And speaking of short-lived, mostly forgotten nations, as I believe we were, allow me to go back into my notes from our road trip in 2015, and dig up a story that never got the blog post it deserved. *
The Free and Independent Republic of West Florida made the Free State of Fiume look like it had a long and venerable history.
West Florida, which at its height included much of what is now Florida, Mississippi, Alabama and Louisiana, became a diplomatic football between Britain, France, Spain, and eventually the United States at the end of the eighteen and beginning of the nineteenth century. Possession of the region was passed from France, to Spain, to Britain. In 1783 it was returned to Spain in the treaty that ended the American Revolution. Spain subsequently ceded Louisiana to Napoleon in 1800. ***
When the United States bought the Louisiana Purchase from France in 1803, Spain insisted that the ceded territory did not include the area known as West Florida, which extended from the Perdido River in Alabama across Missisipi and Louisiana to the Mississippi River. Rather than confronting Spain over the issue, first President Jefferson and then president Madison let the matter slide.
Meanwhile, British and American colonists in West Florida became increasingly disgruntled with the Spanish colonial government. On September 23, 1810, a small group of settlers “attacked” Fort San Carlos in Baton Rouge by walking through the open gate and firing a single volley of shots at the Spanish soldiers who held it. They then raised a new flag—a single star on a blue ground—and declared the foundation of the Free and Independent Republic of West Florida. They quickly established a capital in St. Francisville, in modern Louisiana, adopted a constitution, and established a supreme court and a two-house legislature.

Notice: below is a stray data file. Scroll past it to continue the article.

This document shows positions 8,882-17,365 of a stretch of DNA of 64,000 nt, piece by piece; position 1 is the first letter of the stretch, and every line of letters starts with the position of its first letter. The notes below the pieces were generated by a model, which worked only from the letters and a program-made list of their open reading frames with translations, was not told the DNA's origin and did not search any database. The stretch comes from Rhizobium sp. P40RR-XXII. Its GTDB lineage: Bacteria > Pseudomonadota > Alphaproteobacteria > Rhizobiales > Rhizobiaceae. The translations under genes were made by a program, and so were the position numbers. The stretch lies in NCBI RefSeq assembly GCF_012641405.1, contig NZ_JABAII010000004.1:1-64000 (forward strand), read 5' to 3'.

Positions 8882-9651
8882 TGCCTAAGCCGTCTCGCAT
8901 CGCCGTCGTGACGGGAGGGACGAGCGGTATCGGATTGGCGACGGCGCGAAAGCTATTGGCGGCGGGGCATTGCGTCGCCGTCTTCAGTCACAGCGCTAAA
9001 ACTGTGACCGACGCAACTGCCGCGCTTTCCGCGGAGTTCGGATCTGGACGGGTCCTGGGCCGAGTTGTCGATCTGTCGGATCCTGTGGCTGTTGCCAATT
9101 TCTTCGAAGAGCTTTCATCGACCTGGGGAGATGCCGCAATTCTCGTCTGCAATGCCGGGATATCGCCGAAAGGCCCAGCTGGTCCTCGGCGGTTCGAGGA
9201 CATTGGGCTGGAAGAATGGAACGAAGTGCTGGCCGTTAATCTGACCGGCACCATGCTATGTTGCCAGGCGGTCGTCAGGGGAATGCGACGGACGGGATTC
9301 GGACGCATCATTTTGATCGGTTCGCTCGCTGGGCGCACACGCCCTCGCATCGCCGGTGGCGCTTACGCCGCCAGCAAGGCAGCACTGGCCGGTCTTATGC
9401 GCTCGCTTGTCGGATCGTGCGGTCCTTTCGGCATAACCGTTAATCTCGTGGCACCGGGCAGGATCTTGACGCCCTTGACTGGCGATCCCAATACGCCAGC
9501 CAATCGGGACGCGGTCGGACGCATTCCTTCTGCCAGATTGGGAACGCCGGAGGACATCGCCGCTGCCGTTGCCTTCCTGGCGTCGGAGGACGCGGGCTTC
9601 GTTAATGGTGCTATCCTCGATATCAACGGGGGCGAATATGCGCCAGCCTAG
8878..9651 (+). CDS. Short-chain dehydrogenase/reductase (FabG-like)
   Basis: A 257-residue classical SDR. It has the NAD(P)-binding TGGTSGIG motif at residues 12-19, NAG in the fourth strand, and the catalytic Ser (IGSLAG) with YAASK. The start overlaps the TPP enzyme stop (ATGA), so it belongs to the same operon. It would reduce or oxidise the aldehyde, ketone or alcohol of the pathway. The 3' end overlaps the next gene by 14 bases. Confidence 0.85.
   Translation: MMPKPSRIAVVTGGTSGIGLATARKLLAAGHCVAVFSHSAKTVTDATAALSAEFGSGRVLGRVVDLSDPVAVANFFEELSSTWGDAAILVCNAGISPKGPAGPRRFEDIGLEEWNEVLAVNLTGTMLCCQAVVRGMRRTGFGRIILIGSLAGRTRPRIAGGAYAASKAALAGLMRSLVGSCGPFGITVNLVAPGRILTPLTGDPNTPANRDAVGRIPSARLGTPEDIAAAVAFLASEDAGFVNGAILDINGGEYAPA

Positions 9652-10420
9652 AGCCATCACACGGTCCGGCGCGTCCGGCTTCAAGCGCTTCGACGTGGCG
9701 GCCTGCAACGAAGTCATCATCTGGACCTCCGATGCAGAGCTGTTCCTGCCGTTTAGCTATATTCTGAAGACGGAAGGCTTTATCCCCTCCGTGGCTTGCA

It was clear from the beginning that the founders of the new republic were hoping to become part of the United States. And seventy-four days later, on December 10, that is exactly what happened. The United States claimed possession by a simple proclamation. The Lone Star flag came down—though it would rise again when American colonists in Texas revolted against Mexican rule.
* I n 2015 we set out to spend three weeks on the Great River Road,** with the plan that we would drive south from Memphis and then head back north as far as we could go. We spent two days in Memphis, three days in New Orleans, and then drove north along the Mississippi without a schedule, stopping at anything that caught our imaginations. We didn’t last the full three weeks. And we only got as far north as Vicksburg because we made lots of stops–between us we are interested in just about everything. Since then we’ve been following the river in shorter stints, ten days to two weeks at a time. You can follow our adventures, and others, in the category “Road Trip Through History.”
** Which, like the Silk Road, is not a single road but a conglomeration of 3,000 miles of local and state roads that roughly follow the course of the Mississippi.
***If you are interested in knowing more about the colony of West Florida, as opposed to the republic, I strongly recommend reading Kathleen Duval’s Independence Lost.